A Valiant Attempt for History: A Book Review of The Fall of Gondolin by J.R.R. Tolkien
The final, original texts of J.R.R. Tolkien’s history of Middle Earth made its way into the light, late August of 2018. The scraps of notes and strewn lines of poetry were so scrambled the published book almost never came to be. Christopher Tolkien, the heir of J. Tolkien’s work, legacy, and passion, almost retired after the previous release in 2017 of Beren and Luthien. The left behind bits and pieces from his father’s journals would not let him rest, so he took up the charge once more to share the final tale, The Fall of Gondolin.
The story of the man Tuor and the final battle at Gondolin is a grim tale of immense destruction by an evil being. C. Tolkien annotates for us Melko is also Morgoth, the evil entity that would empower Sauron to attempt to rule Middle Earth. While many stories about good versus evil exist to entertain us, C. Tolkien sets this text apart by showcasing the multi-dimensional realm of his father’s thinking. The Fall of Gondolin is a collection of the same story written in many different forms.
In Additional Notes by Christopher, he shares the revelation he had when the piles of notes, written decades apart, began to show similarities. The names and places altered but one theme remained true. A man living among the Noldoli elves would save the Noldoli from total extinction. He alone would be awoken from the stupor of shock when their hidden fortress was sieged and spring into action to save lives. The Tolkiens create a valuable lesson for readers from the hodgepodge of notes about a fallen, majestic city: Vanity and arrogance can lead to generational disaster, while valor comes from knowing your frailty.
Upon completing The Fall of Gondolin, I have a greater appreciation of the masterpieces that are The Hobbit and The Lord of the Rings trilogy. Stories are personalized by characters. Plots arise from life experiences and trials. Memorable lessons intertwine in epic sagas because the storyteller ties us to the first threads. J. Tolkien mastered these skills and with this final book, his son exposes the bones of his father’s craft so we might understand and enjoy the process.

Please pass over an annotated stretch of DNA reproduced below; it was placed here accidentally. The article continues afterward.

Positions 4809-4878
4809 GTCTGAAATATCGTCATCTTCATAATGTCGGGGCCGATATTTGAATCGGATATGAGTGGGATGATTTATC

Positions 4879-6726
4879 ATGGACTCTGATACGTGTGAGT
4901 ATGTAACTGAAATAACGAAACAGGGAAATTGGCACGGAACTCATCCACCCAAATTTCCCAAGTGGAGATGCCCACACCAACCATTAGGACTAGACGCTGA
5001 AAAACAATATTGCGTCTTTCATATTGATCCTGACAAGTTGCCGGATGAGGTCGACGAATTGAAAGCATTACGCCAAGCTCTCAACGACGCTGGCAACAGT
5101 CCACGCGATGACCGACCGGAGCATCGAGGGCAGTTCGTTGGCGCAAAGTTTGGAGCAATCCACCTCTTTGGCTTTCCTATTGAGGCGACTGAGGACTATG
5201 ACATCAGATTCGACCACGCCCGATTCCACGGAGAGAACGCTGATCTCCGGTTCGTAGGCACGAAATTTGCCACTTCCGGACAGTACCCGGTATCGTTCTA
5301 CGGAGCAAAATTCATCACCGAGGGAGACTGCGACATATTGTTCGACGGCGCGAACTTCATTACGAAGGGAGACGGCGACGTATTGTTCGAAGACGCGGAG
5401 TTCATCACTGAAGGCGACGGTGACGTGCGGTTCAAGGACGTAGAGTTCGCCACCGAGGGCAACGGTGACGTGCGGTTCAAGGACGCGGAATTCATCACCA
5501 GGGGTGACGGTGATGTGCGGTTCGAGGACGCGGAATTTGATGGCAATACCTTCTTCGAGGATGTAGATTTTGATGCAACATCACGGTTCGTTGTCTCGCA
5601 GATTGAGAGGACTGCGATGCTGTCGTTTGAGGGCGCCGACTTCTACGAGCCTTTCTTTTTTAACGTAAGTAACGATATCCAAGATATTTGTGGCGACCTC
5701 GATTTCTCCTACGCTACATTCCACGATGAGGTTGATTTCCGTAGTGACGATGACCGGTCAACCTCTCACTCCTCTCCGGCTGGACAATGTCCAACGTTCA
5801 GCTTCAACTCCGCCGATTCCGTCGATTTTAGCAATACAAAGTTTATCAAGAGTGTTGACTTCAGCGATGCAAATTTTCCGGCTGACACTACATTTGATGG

I was reserved about choosing this anthology to review. A tragic ending is guaranteed with a title like The Fall of Gondolin, and I doubted the story to have a positive outcome. Even more dissuading, it was not a secret that this story was never completed. J. Tolkien did not finish the saga nor is there evidence he planned on releasing it to the public. As I forged ahead, reading the original text and each of C. Tolkien’s asides and annotations, I became convinced this intensive process is how great stories are formed.
I rate The Fall of Gondolin as a stop before you finish read because the story is not complete nor solidified. There is a lot of value for Tolkien fans because C. Tolkien is a true purist when it comes to preserving his father’s methods, works, and intentions. This book remains only a collection of ideas and story prompts uplifted by the fame of J. Tolkien. Many of the versions of the story did not even end at the paragraph nor were they useful in understanding the lineage of future characters. If you are a dedicated fan who loves the history of Middle Earth there is great information to be gleaned. C. Tolkien does most of the heavy lifting for enthusiasts by grouping notes together and organizing a helpful index. If you are a writer who appreciates the creative process of others, then this book is interesting for its nonlinear flow. C. Tolkien includes the dates that each version was transcribed, helping readers to see the development of the story over time.
As a Tolkien admirer, I was left wanting. The poetic verses of two of the versions were remarkable, the way church liturgy stirs awe and wonder. But like numb, memorized stanzas, The Fall of Gondolin lacks connection and heart. The completed works of late Tolkien are special. His novels that were published in his lifetime contained mirth, heartache, and comradery. His notes, unfinished, seem empty without him. I think J.R.R. Tolkien understood the universal code of human emotion. And his son, Christopher, preserved the patterns of his father’s writing but could not replicate the personalness.
For more reads like The Fall of Gondolin, see the selection below:
Here are some guided questions for reading The Fall of Gondolin. Leave a comment about any of the questions below, to share your thoughts with all of us.
Why do you think J.R.R. Tolkien created a story about the first time the Noldor elves and men came together to battle against evil in Middle Earth?
What character traits did you notice about each race, (men, dwarves, elves, balrogs, etc.) from Tolkien’s story about the city of Gondolin? Share specific examples from the text.
Comment about the evolution of Tolkien’s writing over the years. What significant changes in style, from the 1917 version to the more modern adaptations, could be mirrored in his other books?
What were your feelings about the love story of Tuor and Idril? Do you respect or get annoyed by Tolkien’s choices to use less female characters and amorous scenes?
Did any elements surprise you about the villains, Melko and Meglin?